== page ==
It happens even to the best and most experienced leader ‑ fear.
Facing Your Fear
It may be a fear of the ‘Great Recession,’ a fear that your position or career is in jeopardy, a fear that your personal life is suffering, or the fear that you may have chosen the wrong profession. The fear may be on your mind every day or it may be hidden in your subconscious.
Whatever your fear is and wherever it may lie, if you’re a leader, you still need to present a picture of strength to the people you lead.
So – how do you do it?
“As fear is based on something that we think may happen in the future, it is clearly a mental process which tries to predict the future – in that sense, the reason of fear is a projection of our mind.” View on Budhism
Leading through fear requires two basic things…
- Always presenting a strong and confident public persona
- Fully understanding, confronting, and moving past your fears.
Your Public Persona
Present a Strong and Confident Public Persona
As a leader, you are looked at to provide direction, coaching, mentoring, vision, strategy, and many other things for your team. For an inexperienced leader who is facing fear for the first time, providing the things your organization needs can be difficult or even impossible to accomplish sometimes.
Most young leaders who experience fear for the first time while leading either struggle with presenting a strong and confident persona and not feeling like they are lying to their team or revert to a controlling and almost dictatorial style of leadership.
What they don’t realize is that internal struggles like those in option 1 can be paralyzing and cause them to be inefficient leaders and extreme measures like those in option 2 can lead to them losing team members and possibly even their job.
Presenting a strong and confident persona while experience fear is neither lying nor being two-faced, it is in fact, a skill that every great leader must develop. Great leaders aren’t the ones who avoid fear or never fear anything, they are the ones who feel fear, confront it, use it to push them to great decisions, and pull their team through.
“Regardless of the route we choose, fear is a fact of life. Although many of us have been taught that fear is negative, fear can be a good emotion. It is like a warning signal to be aware, to be prepared. Managed effectively, fear can teach us to look out for ourselves and make decisions that are right for us.” Find a Mentor
When leading through fear, a leader must also avoid turning into a dictator and trying to control everything. While this desire to control everything is a natural reaction to many fears, it can also lead to more conflicts and issues than it solves. In short – while controlling things make us feel better, the feeling of being controlled by someone else is not a very good feeling for people around us.
Understand, Confront, Move Past Your Fears
First – determine if the fear is real or imagined.
This is sometimes difficult to accomplish – especially when it comes to a work situation. For example, you hear about layoffs at the company where you work. Your team hears the same rumors as you do and confronts you about them. In the beginning, everyone is feeling the same fear – the fear of being laid off. However, until you get confirmation one way or another, you must present a confident persona to your team and give them the confidence they need to continue performing at a high level.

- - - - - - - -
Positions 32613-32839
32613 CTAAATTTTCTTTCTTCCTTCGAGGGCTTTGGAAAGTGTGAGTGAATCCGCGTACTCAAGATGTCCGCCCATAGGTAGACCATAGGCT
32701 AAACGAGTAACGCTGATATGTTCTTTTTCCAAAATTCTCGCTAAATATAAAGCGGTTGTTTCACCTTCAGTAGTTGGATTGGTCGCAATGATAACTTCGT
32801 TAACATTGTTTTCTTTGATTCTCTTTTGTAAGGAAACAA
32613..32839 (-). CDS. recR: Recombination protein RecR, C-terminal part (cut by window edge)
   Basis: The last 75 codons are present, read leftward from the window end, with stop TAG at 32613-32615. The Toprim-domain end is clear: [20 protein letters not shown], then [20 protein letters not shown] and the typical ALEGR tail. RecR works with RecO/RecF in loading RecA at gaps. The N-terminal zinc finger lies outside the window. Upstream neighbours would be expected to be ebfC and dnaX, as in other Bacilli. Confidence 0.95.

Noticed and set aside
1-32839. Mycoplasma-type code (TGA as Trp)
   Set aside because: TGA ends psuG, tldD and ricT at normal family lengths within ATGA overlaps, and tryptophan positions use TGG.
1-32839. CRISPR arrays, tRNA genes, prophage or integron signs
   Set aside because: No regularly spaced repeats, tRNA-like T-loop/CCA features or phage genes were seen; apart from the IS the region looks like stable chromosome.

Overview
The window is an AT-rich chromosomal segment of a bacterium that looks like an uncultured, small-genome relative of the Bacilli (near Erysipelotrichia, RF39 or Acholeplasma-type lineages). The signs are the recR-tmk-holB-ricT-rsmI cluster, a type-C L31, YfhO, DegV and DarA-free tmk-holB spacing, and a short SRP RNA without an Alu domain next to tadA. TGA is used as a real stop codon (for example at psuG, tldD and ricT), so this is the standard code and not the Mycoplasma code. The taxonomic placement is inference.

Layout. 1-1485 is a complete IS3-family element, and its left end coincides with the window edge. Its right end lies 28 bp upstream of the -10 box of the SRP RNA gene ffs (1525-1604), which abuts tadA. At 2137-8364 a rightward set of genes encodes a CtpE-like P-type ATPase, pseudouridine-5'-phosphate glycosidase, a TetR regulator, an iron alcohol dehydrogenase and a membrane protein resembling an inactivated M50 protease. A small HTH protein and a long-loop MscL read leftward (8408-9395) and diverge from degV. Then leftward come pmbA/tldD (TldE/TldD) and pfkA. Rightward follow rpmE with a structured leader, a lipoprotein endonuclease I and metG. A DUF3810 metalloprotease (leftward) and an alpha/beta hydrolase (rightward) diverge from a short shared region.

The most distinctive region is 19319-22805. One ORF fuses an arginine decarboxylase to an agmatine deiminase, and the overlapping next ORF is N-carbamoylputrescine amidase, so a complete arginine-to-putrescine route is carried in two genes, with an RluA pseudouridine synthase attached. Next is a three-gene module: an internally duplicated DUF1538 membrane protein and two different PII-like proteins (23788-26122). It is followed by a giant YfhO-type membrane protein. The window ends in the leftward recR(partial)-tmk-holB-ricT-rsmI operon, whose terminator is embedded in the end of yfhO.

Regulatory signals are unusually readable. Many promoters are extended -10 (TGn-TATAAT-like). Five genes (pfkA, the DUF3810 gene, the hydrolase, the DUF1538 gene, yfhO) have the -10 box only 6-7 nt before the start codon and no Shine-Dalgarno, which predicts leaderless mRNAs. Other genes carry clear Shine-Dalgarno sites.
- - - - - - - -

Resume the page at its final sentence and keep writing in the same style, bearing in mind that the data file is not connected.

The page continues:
At this point, the fear of being laid off is technically real.
As time goes on, you are told by your direct manager that the layoff will not affect anyone in his/her group. You hold meetings with your staff and let them know that you have been told that you’ve been told the layoffs will not affect them, group. As long as you have built trust within your group, they will believe you and their fear will subside.
More time passes and it’s announced that your division will be going through a re-organization and that, in a few weeks, you and your entire group will be working for another manager. This is scheduled to happen after the layoffs are basically complete.
At this point, the fear of being laid off could be either real or imagined.
More time passes and the unfortunate happens, as the transition to the new group is in progress, someone is laid off. This is bound to create tension in the group and leave people in a state of fear for their own jobs. They also may begin to distrust management as the layoff for your group has become a reality.
Second – if the fear is real, confront in head on.
Now that the fear of someone in the group being laid off has become reality and that the group knows they may be next, a number of things must happen.
First, you must explain to the group why the layoff hit your group when you said it wouldn’t. Everybody understands that things change. Everybody understands that business changes and sometimes deeper cuts are necessary. Also, everybody understands if an organization is re-evaluated and found to be too heavy in one area or another.
The key here is to be open, honest and transparent.
Second, you must start to rebuild trust. Maybe take the team out for lunch or host an offsite event. Your team will need time away from the office in a non-threatening environment to voice their questions and concerns. Possible even consider involving Human Resources or another third-party to ensure all fears, concerns, questions, and so forth come to light.
Only by acknowledging and confronting our fears can we move on.
So what is your experience with leading through fear? Do you have challenges at your organization when frightening news is rifling through your team’s psychological network? What do you do to calm fears and bring people down a calmer path? I would love to hear your thoughts!
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